A group of customers queues in front of a coffee shop's entrance in southern Jakarta as a waitress, wearing a face shield and face mask, checks their body temperature using a thermal gun. After they have their temperature checked, people are guided to wash their hands at a portable basin installed near the entrance before they can place orders and enjoy cups of coffee with their friends.
Restaurants and coffee shops in Indonesia's capital have been implementing health procedures ever since they started to reopen last month. For at least two months, culinary businesses had suspended dine-in services after the provincial government in Jakarta imposed large-scale social restrictions (PSBB), or a partial lockdown, in early April.
However, starting July 5, 2020, the Jakarta administration has gradually lifted restrictions and opened several public facilities, albeit at half capacity, including places of worship and outdoor sports courts, while allowing public transportation, conventional taxi, and online car-hailing services to resume operations in the city.
On June 8, 2020, the provincial government has permitted industries, offices, retail stores, small business shops, museums, art galleries, public libraries, online ride-hailing services, and restaurants to reopen their doors, after it announced a modified and less-strict version of the partial lockdown, known as the transitional PSBB.
Under the transitional PSBB, life is back on the streets. Congestion has been witnessed at most thoroughfares, mainly during busy hours, and customers have started to fill once-empty restaurants and coffee shops. However, their return will entail a high risk of infection unless they practice health protocols, such as maintaining a safe distance, wearing a face mask and/or face shield, washing hands regularly, and avoiding any attempts to touch their lips, nose, and eyes.
Eddy Sutanto, chairman of the restaurant and cafe association of Indonesia (Apkrindo), said most culinary businesses have adjusted to the new norms amid the pandemic.
"The association had urged cafe and restaurant owners to limit their capacities and conduct health procedures, such as checking body temperatures," Sutanto remarked in an interview this week.
He further stated the association has also urged business owners to arrange seating so it complies with the safe-distance regulation and provide a facility for washing hands, in addition to ensuring customers wear face masks after finishing their meals.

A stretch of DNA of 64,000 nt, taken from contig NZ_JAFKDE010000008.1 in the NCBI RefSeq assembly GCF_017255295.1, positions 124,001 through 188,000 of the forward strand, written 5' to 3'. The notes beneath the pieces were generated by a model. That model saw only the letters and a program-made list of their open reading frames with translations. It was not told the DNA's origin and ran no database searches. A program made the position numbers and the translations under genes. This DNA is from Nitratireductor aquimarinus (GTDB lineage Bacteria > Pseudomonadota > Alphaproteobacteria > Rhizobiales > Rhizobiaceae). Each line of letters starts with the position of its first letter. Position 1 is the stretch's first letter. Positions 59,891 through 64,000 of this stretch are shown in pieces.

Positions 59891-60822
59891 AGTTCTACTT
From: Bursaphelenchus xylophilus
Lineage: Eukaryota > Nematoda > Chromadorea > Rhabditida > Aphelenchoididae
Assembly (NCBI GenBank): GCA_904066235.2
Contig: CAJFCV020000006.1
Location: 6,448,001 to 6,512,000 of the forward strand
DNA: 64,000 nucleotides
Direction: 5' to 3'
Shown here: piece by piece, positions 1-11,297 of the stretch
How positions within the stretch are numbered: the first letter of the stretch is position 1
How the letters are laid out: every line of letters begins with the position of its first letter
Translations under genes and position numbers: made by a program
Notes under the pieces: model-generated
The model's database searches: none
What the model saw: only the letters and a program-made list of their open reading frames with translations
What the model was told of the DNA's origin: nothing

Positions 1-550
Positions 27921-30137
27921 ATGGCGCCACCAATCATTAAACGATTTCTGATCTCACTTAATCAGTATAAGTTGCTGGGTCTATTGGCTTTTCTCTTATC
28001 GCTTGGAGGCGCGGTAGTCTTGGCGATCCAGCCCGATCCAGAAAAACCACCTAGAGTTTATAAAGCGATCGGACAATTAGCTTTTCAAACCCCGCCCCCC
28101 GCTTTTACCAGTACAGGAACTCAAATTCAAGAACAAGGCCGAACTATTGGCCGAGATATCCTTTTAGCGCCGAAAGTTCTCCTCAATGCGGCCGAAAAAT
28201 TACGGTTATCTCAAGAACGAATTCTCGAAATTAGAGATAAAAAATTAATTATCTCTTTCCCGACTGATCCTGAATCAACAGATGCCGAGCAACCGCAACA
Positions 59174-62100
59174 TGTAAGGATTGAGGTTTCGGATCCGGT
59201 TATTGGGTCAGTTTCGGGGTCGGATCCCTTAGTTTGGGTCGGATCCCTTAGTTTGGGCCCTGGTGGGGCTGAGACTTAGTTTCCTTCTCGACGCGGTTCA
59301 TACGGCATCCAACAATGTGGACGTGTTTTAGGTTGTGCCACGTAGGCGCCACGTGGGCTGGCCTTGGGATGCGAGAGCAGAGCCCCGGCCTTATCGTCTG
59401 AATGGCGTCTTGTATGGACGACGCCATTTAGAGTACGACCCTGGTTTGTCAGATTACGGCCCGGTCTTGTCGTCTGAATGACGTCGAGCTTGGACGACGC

"Our services have adjusted to the health protocols for everyone’s safety," said Sutanto, who also owns a bakery franchise.
Meanwhile, some customers have said they had no difficulties in adapting to the new dining experience. Ester Yolanda, 29, a social media agency worker in Jakarta, said during the transitional PSBB, she has dined twice with her colleagues. "It feels awkward as we have to minimize interaction when enjoying our meals, while maintaining a safe distance. Before the pandemic, we were used to talking while chewing," she observed during an interview this week.
Despite health protocols being implemented at the dining place, Yolanda admitted she was somewhat anxious, mainly when hearing other customers sneeze and seeing other people roam in the same space as her without face masks.
"But speaking from my experience, I saw people following the health procedures," she added.
Olivia Dia, who owns a small business in Greater Jakarta, can relate with Yolanda’s experience. But, she said, she has her own strategy to minimize the risk of infection.
"I pick a dining place which is not packed with too many people," Dia said adding, she has tried eating out on seven occasions amid the transitional PSBB.
Is it really safe?
Although business owners are trying their best to implement health protocols, the risk of contracting COVID-19 still remains, with the World Health Organization acknowledging last week that the SARS-CoV-2 “may also spread through aerosols in the absence of aerosol-generating procedures, particularly in indoor settings with poor ventilation".
In its revised scientific brief on Transmission of SARS-CoV-2: implications for infection prevention precautions, the WHO has cited recent studies that have found some positive cases related to indoor crowded spaces.
"Outside of medical facilities, some outbreak reports related to indoor crowded spaces have suggested the possibility of aerosol transmission, combined with droplet transmission, for example, during choir practice, in restaurants, or in fitness classes," the WHO highlighted in its scientific brief.
"In these events, short-range aerosol transmission, particularly, in specific indoor locations, such as crowded and inadequately ventilated spaces over a prolonged period of time with infected persons cannot be ruled out," the UN heath body added.
Following the WHO's latest brief, Sutanto has suggested the risk can be contained if the dining places have good ventilation and filtered air conditioners. "In indoor dining places, as I know, the AC (air conditioner) has been designed to filter the air," he argued.
However, the spokesperson for the COVID-19 national task force, Achmad Yurianto, has warned business owners and companies that the risk of COVID-19 infections in restaurants, offices, and public transportation is higher than other indoor places.
In a daily briefing two days ago, he urged people to be more alert in such areas and be more mindful of health protocols as well as personal hygiene.
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